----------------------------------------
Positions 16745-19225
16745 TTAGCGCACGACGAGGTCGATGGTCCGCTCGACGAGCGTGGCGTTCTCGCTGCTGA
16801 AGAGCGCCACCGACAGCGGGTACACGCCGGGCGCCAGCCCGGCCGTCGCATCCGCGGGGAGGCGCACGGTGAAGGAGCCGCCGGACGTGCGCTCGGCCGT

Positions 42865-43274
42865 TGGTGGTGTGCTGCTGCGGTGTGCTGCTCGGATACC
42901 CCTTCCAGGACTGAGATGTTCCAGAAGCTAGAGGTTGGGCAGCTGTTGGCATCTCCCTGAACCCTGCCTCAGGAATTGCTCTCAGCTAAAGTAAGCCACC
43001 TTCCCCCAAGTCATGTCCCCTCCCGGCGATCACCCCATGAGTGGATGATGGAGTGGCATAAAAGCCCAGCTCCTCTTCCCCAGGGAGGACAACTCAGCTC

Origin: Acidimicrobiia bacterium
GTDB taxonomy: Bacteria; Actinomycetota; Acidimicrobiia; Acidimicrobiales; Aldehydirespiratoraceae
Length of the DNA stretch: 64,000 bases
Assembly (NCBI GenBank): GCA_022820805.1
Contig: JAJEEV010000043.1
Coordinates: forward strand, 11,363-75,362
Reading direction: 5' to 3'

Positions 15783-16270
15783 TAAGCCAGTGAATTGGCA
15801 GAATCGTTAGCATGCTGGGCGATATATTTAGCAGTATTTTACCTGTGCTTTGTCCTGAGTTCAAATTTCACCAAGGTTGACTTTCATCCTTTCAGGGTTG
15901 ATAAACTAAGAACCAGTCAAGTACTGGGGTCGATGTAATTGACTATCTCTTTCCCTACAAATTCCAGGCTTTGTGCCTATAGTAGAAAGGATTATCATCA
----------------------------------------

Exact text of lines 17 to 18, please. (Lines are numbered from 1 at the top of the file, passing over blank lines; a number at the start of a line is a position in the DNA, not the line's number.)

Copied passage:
15801 GAATCGTTAGCATGCTGGGCGATATATTTAGCAGTATTTTACCTGTGCTTTGTCCTGAGTTCAAATTTCACCAAGGTTGACTTTCATCCTTTCAGGGTTG
15901 ATAAACTAAGAACCAGTCAAGTACTGGGGTCGATGTAATTGACTATCTCTTTCCCTACAAATTCCAGGCTTTGTGCCTATAGTAGAAAGGATTATCATCA